Cerebral Palsy (CP) is a term used to describe a group of disorders that affect body movement and muscle coordination. The medical definition of cerebral palsy is a “non-progressive” but not immutable disorder of movement and / or position due to an insult or anomaly of the developing brain. Development of the brain begins in early pregnancy and continues until about three years. The damage to the brain during this time can lead to cerebral palsy.
This damage interferes with messages from the brain to the body, the brain and body. The effects of cerebral palsy vary widely from one individual to another. At its mildest, cerebral palsy may lead to a slight awkwardness of movement or change of control. At its worst, CP may result in virtually no muscle control, profoundly affecting movement and speech. Depending on what areas of the brain have been damaged, one or more of the following may happen:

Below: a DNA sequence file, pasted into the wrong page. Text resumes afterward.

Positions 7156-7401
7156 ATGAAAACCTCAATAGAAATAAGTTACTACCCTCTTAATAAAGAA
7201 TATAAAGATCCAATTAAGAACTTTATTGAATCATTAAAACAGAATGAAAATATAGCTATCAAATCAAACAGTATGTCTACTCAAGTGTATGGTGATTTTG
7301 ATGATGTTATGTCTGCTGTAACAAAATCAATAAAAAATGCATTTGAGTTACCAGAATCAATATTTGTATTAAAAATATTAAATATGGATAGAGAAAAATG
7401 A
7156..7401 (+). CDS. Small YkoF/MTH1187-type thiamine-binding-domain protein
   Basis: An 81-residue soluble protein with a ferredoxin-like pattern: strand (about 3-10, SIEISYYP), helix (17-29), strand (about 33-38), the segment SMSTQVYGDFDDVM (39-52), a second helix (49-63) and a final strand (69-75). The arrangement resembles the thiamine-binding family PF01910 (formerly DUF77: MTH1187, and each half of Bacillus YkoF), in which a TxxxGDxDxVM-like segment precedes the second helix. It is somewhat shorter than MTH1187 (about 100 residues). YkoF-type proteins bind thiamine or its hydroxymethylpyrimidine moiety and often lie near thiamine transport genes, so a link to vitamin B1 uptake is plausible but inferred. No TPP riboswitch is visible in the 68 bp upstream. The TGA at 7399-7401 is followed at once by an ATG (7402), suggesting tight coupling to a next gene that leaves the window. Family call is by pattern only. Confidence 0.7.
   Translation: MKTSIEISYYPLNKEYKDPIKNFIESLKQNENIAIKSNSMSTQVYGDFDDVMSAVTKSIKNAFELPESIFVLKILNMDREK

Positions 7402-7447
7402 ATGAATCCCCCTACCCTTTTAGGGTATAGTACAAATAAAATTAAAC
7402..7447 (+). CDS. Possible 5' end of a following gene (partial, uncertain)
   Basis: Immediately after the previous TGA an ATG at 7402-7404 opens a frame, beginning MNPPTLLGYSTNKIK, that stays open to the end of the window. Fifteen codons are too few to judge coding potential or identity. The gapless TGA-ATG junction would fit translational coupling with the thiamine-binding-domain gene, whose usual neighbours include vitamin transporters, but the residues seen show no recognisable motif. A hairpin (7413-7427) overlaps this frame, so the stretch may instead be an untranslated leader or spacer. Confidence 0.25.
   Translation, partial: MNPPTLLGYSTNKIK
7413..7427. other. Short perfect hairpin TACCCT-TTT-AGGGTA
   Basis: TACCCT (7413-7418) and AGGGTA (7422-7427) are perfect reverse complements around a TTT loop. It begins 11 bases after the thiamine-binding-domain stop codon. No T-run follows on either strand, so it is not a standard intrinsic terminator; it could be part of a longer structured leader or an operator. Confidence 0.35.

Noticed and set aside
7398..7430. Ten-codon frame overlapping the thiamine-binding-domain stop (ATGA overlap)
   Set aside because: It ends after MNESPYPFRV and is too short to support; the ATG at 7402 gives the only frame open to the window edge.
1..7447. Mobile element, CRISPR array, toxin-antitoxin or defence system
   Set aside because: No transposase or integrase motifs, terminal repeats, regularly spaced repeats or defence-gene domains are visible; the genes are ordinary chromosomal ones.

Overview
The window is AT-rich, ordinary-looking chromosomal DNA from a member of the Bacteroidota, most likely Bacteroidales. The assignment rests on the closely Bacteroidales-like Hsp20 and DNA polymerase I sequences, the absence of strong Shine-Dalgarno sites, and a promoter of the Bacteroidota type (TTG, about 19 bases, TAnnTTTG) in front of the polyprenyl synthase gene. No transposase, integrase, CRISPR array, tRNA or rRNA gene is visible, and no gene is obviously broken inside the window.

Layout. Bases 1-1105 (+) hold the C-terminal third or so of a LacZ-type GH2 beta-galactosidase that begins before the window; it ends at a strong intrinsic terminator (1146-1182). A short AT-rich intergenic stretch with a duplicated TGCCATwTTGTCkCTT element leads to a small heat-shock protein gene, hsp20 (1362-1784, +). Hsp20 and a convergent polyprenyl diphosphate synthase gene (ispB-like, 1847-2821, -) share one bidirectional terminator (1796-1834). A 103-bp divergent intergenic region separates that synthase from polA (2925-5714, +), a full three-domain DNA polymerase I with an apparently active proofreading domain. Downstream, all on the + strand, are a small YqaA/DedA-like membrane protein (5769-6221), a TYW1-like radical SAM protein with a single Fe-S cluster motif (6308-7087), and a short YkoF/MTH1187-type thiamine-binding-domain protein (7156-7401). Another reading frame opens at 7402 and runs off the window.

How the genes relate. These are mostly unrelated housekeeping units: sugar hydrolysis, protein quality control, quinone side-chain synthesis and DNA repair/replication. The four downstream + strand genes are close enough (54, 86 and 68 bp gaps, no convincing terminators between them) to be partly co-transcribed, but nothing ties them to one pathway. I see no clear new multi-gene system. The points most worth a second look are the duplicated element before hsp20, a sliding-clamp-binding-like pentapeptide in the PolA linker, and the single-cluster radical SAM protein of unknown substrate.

(1) muscle stiffness or spasms
(2) involuntary movements
(3) difficulty with “serious motor skills” such as walking or running
(4) difficulty with “fine motor skills” such as writing or doing up buttons
(5) difficulty in perception and sensation
These effects can cause problems such as difficulties associated in food, poor bladder and bowel control, respiratory problems and pressure sores. The brain damage which caused cerebral palsy may also lead to other conditions such as seizures, learning disabilities or developmental delay. It is important to remember that the limbs affected by cerebral palsy are not paralysed and can feel pain, heat, cold and pressure. It is also important to remember that the degree of physical disability experienced by a person with cerebral palsy is not an indication of their level of intelligence.
Cerebral palsy is not a progressive condition – the damage to the brain was once so you do not get worse – and people with cerebral palsy have a normal life-span. Although the condition is not progressive, the effects of the COP may change over time. Some can improve: for example, a child whose hands are affected may be able to earn enough manual control to write and to dress himself. Others may get worse: tight muscles can cause problems in the hips and spine of growing children who require orthopedic surgery, the aging process may be more difficult in the bodies with abnormal posture or who have had little exercise.
Medically it is important to remember that the Cerebral Palsy:
(1) is not contagious
(2) is NOT hereditary
(3) is NOT life-threatening